etymon vs root what difference

what is difference between etymon and root

English

Etymology

From Ancient Greek ἔτυμον (étumon, the true sense of a word according to its origin), from ἔτυμος (étumos, true, real, actual).

Pronunciation

  • (UK) IPA(key): /ˈɛt.ə.mɒn/
  • (General American) IPA(key): /ˈɛt.ə.mɑn/

Noun

etymon (plural etymons or etyma)

  1. (linguistics) The original or earlier form of an inherited or borrowed word, affix, or morpheme either from an earlier period in a language’s development, from an ancestral language, or from a foreign language.
    Antonyms: derivative, reflex
    Coordinate term: cognate

Derived terms

  • etymonic
  • etymonically

Related terms

  • etymology
  • etymologist
  • etymologize

Translations

See also

  • cognate
  • root

References

  • etymon in Webster’s Revised Unabridged Dictionary, G. & C. Merriam, 1913.
  • etymon in The Century Dictionary, New York, N.Y.: The Century Co., 1911.

Anagrams

  • toymen

Dutch

Etymology

Learned borrowing from Ancient Greek ἔτυμον (étumon) or Latin etymon.

Pronunciation

  • IPA(key): /ˈeː.ti.mɔn/
  • Hyphenation: ety‧mon

Noun

etymon n (plural etyma)

  1. etymon [from early 18th c.]
    • 1710, Lambert ten Kate, Gemeenschap tussen de Gottische spraeke en de Nederduytsche, publ. by Jan Rieuwertszoon, page 20.

Related terms

  • etymologie

Latin

Etymology

From Ancient Greek ἔτυμον (étumon).

Pronunciation

  • (Classical) IPA(key): /ˈe.ty.mon/, [ˈɛt̪ʏmɔn]
  • (Ecclesiastical) IPA(key): /ˈe.ti.mon/, [ˈɛːt̪imɔn]

Noun

etymon n (genitive etymī); second declension

  1. etymon

Declension

Second-declension noun (neuter, Greek-type).

References

  • etymon in Charlton T. Lewis and Charles Short (1879) A Latin Dictionary, Oxford: Clarendon Press
  • etymon in The Perseus Project (1999) Perseus Encyclopedia[2]


English

Pronunciation

  • enPR: ro͞ot, IPA(key): /ɹuːt/
  • (Midwestern US) IPA(key): /ɹʊt/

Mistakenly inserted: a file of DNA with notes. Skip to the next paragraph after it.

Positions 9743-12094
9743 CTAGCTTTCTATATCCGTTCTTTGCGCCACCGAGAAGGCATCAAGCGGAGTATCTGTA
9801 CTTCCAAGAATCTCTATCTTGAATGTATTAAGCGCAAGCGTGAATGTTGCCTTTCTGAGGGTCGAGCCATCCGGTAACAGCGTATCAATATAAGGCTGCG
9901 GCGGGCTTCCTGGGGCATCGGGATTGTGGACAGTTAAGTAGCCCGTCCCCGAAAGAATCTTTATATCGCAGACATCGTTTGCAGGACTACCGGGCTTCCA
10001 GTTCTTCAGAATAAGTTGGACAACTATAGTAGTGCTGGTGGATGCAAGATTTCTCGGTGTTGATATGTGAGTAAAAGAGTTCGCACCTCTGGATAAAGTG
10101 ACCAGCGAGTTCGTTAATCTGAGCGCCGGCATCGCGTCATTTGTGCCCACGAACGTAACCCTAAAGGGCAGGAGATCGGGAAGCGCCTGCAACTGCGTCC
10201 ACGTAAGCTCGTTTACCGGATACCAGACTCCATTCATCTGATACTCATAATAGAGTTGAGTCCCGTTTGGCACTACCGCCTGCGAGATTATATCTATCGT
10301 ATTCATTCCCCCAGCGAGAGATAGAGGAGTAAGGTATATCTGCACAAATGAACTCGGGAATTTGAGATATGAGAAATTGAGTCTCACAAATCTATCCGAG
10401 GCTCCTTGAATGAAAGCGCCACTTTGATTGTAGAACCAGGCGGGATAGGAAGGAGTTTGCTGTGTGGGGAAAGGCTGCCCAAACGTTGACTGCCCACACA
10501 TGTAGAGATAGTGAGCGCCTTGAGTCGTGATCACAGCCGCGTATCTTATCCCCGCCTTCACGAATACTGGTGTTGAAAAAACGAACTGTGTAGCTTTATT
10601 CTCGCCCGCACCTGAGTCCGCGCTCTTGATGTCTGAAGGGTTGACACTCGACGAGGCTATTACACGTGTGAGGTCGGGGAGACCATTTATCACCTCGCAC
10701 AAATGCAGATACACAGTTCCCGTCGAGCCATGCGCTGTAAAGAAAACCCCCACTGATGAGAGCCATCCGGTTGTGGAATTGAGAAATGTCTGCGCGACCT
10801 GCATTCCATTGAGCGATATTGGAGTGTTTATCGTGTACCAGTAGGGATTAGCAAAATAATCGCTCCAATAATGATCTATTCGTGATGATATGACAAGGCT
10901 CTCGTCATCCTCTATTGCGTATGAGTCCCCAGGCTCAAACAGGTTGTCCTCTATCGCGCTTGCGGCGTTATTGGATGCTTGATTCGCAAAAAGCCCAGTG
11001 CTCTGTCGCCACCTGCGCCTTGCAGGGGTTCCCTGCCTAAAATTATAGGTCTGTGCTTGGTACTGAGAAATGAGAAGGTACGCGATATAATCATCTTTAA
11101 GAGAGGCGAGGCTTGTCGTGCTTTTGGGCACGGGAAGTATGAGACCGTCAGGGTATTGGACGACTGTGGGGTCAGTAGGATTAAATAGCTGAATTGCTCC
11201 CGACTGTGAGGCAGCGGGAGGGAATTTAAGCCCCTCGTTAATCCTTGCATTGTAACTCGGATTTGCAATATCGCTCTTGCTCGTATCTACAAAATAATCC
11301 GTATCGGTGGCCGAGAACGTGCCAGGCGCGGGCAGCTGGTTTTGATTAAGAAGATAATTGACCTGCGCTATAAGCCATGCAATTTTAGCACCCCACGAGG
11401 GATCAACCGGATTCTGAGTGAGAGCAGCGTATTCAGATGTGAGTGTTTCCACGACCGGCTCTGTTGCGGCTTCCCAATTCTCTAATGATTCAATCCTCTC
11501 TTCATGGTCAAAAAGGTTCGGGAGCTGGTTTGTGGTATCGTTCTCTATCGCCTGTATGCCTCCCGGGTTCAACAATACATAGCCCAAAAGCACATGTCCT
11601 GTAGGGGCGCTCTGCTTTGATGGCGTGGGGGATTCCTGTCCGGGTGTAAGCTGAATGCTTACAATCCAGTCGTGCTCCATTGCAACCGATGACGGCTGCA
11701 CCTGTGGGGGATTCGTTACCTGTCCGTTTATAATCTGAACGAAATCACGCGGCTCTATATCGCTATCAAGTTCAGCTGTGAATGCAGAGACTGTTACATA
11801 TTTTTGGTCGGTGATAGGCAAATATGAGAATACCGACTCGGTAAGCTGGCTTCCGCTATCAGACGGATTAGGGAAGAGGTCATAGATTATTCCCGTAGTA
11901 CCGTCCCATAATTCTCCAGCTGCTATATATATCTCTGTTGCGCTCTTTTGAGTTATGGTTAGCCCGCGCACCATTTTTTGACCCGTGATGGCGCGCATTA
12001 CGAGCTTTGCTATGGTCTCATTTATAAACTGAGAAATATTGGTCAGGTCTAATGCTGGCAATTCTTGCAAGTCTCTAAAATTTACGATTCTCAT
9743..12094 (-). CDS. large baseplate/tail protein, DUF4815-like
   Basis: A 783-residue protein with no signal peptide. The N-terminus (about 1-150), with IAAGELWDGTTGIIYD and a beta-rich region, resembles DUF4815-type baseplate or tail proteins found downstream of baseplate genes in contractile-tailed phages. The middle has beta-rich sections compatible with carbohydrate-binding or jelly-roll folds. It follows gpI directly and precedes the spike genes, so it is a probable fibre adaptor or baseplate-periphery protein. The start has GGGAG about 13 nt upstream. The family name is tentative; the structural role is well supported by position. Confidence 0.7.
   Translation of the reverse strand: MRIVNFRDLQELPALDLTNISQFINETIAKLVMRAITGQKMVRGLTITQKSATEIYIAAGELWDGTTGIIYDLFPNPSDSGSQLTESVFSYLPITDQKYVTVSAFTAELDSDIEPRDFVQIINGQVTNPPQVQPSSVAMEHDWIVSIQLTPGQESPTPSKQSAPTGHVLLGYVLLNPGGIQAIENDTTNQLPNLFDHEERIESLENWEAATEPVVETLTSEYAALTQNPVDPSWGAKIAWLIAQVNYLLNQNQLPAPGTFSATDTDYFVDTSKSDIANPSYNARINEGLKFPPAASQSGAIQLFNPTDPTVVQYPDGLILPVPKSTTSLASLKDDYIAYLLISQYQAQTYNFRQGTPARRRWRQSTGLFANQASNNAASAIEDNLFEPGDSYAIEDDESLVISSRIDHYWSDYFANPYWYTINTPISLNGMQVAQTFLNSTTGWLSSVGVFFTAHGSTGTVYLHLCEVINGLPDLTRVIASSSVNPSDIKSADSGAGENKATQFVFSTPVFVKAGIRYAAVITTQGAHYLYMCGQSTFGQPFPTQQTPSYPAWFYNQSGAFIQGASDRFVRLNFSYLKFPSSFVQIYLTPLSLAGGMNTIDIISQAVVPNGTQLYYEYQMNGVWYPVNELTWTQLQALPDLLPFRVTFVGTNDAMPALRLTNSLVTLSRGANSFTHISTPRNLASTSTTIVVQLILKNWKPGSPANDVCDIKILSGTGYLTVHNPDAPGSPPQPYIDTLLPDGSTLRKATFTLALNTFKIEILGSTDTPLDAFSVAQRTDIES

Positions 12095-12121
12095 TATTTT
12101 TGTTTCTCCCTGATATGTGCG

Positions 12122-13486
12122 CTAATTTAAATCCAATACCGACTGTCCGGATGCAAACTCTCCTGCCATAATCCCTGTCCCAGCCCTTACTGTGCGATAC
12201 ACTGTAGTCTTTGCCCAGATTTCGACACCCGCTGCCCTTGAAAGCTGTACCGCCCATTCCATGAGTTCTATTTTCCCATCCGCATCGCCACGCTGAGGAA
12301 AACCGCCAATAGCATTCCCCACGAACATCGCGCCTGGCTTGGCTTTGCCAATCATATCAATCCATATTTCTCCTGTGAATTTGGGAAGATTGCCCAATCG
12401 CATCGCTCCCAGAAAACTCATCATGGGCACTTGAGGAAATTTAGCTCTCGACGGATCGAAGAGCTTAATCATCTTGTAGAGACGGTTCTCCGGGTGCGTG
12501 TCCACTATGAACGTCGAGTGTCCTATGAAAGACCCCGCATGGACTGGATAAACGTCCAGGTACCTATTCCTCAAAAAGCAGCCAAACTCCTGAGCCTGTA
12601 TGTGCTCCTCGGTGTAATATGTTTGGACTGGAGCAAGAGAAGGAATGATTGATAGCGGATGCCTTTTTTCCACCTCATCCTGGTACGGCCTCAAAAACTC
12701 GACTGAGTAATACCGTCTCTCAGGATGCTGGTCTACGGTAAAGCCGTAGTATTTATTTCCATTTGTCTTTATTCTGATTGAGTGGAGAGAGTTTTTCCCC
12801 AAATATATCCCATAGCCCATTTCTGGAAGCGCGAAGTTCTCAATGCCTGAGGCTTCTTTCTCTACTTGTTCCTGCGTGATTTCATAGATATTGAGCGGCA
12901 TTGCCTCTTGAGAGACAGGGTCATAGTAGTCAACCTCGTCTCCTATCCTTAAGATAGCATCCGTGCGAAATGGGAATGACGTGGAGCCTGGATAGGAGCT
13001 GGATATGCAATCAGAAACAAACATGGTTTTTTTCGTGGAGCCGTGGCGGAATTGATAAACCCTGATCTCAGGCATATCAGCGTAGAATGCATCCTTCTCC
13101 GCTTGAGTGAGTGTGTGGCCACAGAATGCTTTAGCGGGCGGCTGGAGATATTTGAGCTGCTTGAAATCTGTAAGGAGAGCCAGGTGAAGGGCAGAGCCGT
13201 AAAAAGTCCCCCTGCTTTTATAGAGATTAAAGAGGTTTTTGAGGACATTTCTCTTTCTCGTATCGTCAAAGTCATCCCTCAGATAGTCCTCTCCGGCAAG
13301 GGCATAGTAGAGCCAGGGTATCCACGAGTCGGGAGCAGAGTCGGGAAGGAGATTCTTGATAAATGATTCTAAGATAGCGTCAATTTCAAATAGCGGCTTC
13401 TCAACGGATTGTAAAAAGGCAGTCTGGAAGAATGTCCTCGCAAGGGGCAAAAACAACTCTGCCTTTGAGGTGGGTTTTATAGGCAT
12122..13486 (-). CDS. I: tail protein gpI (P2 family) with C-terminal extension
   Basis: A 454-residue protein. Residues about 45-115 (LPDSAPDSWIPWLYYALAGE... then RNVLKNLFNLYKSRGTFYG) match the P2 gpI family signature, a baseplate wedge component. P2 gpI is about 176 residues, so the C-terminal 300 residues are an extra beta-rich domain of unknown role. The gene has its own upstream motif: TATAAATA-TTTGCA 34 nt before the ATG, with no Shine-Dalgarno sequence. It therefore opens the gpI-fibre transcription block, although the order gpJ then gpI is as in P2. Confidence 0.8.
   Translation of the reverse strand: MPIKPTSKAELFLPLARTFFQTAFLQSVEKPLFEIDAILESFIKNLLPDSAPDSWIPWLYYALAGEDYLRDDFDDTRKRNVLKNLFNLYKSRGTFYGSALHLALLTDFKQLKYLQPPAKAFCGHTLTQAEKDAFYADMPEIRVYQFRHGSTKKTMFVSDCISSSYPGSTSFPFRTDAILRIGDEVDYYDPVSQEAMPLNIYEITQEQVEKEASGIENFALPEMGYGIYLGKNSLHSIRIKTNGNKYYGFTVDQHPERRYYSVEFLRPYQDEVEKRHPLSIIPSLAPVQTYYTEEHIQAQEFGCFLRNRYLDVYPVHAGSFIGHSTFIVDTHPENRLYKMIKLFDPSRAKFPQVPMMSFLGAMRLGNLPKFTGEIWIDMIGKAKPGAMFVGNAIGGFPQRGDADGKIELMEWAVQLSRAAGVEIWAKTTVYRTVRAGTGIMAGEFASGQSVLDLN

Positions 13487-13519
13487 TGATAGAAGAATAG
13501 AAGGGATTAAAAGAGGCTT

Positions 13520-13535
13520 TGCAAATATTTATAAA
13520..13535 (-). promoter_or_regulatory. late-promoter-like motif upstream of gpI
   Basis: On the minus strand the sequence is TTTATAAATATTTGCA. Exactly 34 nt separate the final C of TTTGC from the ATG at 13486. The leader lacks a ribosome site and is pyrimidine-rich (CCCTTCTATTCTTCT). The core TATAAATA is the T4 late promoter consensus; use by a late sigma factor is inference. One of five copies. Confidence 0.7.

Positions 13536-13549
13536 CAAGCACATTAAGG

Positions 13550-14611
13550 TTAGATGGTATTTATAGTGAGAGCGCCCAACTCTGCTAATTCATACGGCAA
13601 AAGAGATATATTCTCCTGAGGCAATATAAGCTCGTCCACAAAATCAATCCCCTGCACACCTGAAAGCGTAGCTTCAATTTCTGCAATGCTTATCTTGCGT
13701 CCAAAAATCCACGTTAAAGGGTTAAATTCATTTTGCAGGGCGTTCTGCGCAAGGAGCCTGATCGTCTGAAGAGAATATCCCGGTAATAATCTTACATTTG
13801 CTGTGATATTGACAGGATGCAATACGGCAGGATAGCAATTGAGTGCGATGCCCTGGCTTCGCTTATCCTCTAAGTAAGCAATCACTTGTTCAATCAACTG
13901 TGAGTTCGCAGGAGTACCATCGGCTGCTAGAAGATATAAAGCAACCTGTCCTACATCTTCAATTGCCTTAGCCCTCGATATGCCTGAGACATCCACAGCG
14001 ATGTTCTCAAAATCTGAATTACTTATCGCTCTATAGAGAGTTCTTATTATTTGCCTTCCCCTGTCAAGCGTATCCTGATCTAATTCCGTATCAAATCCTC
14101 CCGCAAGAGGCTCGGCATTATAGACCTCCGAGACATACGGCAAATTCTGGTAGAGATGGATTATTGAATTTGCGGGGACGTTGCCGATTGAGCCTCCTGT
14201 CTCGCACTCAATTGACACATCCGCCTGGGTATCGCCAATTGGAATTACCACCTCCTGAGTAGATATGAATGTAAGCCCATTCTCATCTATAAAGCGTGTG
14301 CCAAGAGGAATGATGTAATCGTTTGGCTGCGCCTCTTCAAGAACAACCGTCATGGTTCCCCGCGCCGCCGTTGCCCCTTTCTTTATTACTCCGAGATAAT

• Rhymes: -uːt, -ʊt
  • Homophones: route (some pronunciations), rute

Etymology 1

From Middle English rote, root, roote (the underground part of a plant), from late Old English rōt, from Old Norse rót (Icelandic rót), from Proto-Germanic *wrōts, from Proto-Indo-European *wréh₂ds (root); cognate with wort, radish, and radix.

Noun

root (countable and uncountable, plural roots)

  1. The part of a plant, generally underground, that anchors and supports the plant body, absorbs and stores water and nutrients, and in some plants is able to perform vegetative reproduction.
    Hyponym: taproot
  2. A root vegetable.
    • […] two fields which should have been sown with roots in the early summer were not sown because the ploughing had not been completed early enough.
  3. The part of a tooth extending into the bone holding the tooth in place.
  4. The part of a hair under the skin that holds the hair in place.
  5. The part of a hair near the skin that has not been dyed, permed, or otherwise treated.
  6. (figuratively) The primary source; origin.
    Synonyms: basis, origin, source
    • , Book 1
      They were the roots out of which sprang two distinct people.
  7. (engineeering) The bottom of the thread of a threaded object.
    Antonym: crest
  8. (arithmetic) Of a number or expression, a number which, when raised to a specified power, yields the specified number or expression.
    Hyponyms: cube root, functional root, square root
  9. (arithmetic) A square root (understood if no power is specified; in which case, “the root of” is often abbreviated to “root”).